You should also have a document giving a general power of attorney to someone who can act on your behalf if you are unable to do so. I've seen some frustrating situations when people have not taken that precaution. For example, suppose a man has a stroke and is not capable of making any decisions -- and he hasn't drawn up a power of attorney. He has a fairly new car that he'll never drive, and that no one else in the family needs. But his spouse and his children can't sell the car because the title is only in his name. The result? The car sits in limbo, rusting away.
Little things like this add up until they become major aggravations. Would you really want your spouse or your children to have to go to court to get permission each time they want to take care of a financial matter like selling a car? That's a time-consuming and expensive process.
Bottom line: make sure you have decided which people you'd like to have act on your behalf (a primary designee and a backup) and make sure that you have all necessary powers of attorney (financial and healthcare) drawn up as part of your estate planning process.
Don't count on qualified plans
If you've built up a hefty balance in some type of qualified retirement plan (a defined benefit plan or a profit-sharing plan, for example), you may assume that your heirs will get all the money in that plan if you don't use it before you die. The truth is, taxes can eat up more than half of the money in such a plan after you die.
The accumulated funds in a qualified plan generally pass to a surviving spouse without being taxed. But the money does not transfer in the same way to other heirs. The assets of such plans become part of the estate of the last surviving spouse -- and they are subject both to regular income tax (because they grew tax-free) as well as state (and possibly federal) estate taxes. Your heirs could lose a minimum of 50 percent of the total value of the account -- or as much as 85 percent. Fortunately, there are strategies that a good financial planner or tax attorney will know to reduce and defer such tax liabilities.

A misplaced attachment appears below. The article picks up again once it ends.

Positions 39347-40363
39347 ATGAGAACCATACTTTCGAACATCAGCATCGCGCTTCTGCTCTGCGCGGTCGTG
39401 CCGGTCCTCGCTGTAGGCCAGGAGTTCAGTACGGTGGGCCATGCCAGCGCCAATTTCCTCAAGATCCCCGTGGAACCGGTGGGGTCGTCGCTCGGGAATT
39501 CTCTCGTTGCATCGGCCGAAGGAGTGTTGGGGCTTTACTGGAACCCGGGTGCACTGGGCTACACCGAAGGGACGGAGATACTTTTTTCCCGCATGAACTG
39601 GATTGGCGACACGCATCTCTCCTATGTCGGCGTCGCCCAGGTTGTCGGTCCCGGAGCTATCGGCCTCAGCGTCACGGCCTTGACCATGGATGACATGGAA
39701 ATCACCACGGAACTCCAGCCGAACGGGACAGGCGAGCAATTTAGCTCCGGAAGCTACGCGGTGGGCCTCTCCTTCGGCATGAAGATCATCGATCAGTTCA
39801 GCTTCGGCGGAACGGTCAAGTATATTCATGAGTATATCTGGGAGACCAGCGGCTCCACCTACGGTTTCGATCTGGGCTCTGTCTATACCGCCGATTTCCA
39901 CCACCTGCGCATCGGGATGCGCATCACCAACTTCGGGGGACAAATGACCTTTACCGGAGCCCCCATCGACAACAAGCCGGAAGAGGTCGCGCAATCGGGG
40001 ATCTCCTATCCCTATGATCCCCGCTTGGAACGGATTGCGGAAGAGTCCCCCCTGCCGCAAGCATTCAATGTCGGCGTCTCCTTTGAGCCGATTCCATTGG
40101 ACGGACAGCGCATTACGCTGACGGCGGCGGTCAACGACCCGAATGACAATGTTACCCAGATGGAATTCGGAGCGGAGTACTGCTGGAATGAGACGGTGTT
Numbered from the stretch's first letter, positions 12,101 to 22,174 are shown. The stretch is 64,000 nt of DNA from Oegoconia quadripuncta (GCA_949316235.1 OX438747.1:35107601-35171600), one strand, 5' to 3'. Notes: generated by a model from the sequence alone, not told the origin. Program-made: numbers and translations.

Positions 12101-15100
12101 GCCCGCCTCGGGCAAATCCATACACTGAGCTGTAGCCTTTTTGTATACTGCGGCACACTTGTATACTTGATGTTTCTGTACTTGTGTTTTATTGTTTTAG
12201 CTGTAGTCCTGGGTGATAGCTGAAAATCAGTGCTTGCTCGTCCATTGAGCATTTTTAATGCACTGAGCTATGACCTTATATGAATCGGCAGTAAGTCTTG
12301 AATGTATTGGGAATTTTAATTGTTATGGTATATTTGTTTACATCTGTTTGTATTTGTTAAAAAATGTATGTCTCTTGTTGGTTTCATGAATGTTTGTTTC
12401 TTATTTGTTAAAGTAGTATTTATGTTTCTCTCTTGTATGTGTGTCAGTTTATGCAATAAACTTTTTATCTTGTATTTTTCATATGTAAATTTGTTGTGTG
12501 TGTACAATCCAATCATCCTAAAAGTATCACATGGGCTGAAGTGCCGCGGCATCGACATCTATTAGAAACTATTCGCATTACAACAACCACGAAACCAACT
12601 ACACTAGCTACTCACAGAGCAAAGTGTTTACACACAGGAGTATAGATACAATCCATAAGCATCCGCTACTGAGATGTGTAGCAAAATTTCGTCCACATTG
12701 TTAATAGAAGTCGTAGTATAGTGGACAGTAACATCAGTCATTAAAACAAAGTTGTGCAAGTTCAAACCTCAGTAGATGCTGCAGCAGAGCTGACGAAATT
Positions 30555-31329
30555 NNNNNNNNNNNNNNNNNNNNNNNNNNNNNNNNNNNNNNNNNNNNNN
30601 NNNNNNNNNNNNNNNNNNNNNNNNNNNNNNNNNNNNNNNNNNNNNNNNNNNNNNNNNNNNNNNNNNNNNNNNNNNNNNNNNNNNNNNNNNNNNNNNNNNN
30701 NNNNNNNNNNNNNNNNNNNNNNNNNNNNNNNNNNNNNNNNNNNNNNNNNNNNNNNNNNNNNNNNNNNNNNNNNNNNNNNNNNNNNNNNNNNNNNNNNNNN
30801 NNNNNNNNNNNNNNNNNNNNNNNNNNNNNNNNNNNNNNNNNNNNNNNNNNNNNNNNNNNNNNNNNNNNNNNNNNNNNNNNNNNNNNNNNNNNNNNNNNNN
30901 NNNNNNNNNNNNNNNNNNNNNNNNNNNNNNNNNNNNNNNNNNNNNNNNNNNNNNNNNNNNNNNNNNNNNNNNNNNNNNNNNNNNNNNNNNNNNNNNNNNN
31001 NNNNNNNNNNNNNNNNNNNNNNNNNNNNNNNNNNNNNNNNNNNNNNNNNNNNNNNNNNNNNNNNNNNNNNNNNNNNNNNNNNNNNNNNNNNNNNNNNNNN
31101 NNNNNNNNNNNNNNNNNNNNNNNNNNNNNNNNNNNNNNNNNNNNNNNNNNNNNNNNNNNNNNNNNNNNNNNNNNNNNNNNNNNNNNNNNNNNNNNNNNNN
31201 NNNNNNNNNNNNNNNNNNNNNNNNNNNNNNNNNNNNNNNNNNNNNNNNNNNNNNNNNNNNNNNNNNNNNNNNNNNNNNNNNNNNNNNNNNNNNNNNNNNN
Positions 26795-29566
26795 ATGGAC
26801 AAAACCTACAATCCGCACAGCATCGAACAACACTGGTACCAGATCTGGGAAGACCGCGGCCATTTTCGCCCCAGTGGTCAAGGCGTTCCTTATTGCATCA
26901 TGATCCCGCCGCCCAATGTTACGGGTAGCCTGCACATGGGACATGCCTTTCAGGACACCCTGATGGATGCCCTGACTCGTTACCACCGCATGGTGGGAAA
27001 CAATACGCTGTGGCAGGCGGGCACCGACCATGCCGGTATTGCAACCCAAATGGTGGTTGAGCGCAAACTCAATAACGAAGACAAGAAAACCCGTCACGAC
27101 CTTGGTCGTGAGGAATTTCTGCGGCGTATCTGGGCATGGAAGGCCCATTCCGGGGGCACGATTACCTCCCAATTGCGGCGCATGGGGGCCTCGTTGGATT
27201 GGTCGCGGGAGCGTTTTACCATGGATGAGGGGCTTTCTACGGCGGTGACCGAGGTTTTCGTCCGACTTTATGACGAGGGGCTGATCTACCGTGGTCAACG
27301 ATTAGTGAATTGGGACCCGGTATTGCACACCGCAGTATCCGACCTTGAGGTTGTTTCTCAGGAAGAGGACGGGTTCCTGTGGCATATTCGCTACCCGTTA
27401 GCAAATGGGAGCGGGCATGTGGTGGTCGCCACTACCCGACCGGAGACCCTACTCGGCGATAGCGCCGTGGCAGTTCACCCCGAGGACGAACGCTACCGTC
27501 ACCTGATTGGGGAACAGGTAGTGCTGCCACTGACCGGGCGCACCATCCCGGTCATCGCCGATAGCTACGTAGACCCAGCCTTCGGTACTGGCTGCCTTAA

Congress makes it complicated
As if estate planning wasn't difficult enough, Congress has further complicated the process with the Tax Act of 2001. This legislation eliminates the estate tax over a 10-year period. The law is a systematic reduction of the tax, gradually raising the amount exempt until the tax is completely eliminated in 2009.
Great news, right? Unfortunately, there is a substantial catch. Unless the exemption is reauthorized before 2010, it falls back to the $1 million level that year.
Because Congress couldn't build the consensus to permanently eliminate the tax, it has created an almost impossible task for you and the team that is working to plan your estate. Until Congress acts, you and your planners will have to monitor the situation carefully to ensure that you are using the best strategy possible for each yearly scenario.
More to consider
There are many sophisticated estate planning strategies available today -- strategies such as gifting, family limited partnerships, planned giving trusts, and charitable remainder trusts. Although these techniques are too complex to be discussed in detail here, you should ask your estate planner about them. Depending on your situation, they could significantly reduce the amount of money that your heirs will have to pay the government when you die.
Trevor 'Chip' Lewis, Jr., CFP, is Managing Director of PSA Financial Center, Inc. in Lutherville, Md. He was designated one of the Top 250 Financial Planners in Worth magazine in 2001, and the Top 150 Best Financial Advisers for Physicians in Medical Economics in 2002. Among other professional organizations, Mr. Lewis has been active in the leadership of the National Financial Planning Association and the National Association of Planned Giving. He can be reached at firstname.lastname@example.org or via email@example.com.
This article originally appeared in the September 2003 issue of Physicians Practice.